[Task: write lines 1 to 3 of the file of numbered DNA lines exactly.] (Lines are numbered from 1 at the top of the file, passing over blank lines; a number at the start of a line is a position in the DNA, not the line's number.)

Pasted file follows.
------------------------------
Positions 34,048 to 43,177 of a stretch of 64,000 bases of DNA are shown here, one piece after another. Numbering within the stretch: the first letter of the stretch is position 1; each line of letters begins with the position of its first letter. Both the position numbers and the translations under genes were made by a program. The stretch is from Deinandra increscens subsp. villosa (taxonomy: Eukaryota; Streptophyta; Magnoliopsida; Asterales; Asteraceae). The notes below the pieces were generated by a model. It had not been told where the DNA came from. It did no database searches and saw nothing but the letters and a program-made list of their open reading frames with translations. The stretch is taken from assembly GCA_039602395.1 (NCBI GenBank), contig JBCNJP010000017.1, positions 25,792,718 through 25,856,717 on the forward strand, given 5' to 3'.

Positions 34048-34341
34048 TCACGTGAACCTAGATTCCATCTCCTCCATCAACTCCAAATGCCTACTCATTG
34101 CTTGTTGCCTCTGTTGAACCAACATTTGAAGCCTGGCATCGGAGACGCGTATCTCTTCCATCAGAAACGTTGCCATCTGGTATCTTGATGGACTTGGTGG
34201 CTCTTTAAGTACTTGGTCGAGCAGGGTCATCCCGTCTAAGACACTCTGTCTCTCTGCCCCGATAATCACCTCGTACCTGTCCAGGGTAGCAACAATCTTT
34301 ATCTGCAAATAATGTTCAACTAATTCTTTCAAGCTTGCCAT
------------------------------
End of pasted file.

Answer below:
Positions 34,048 to 43,177 of a stretch of 64,000 bases of DNA are shown here, one piece after another. Numbering within the stretch: the first letter of the stretch is position 1; each line of letters begins with the position of its first letter. Both the position numbers and the translations under genes were made by a program. The stretch is from Deinandra increscens subsp. villosa (taxonomy: Eukaryota; Streptophyta; Magnoliopsida; Asterales; Asteraceae). The notes below the pieces were generated by a model. It had not been told where the DNA came from. It did no database searches and saw nothing but the letters and a program-made list of their open reading frames with translations. The stretch is taken from assembly GCA_039602395.1 (NCBI GenBank), contig JBCNJP010000017.1, positions 25,792,718 through 25,856,717 on the forward strand, given 5' to 3'.

Positions 34048-34341
34048 TCACGTGAACCTAGATTCCATCTCCTCCATCAACTCCAAATGCCTACTCATTG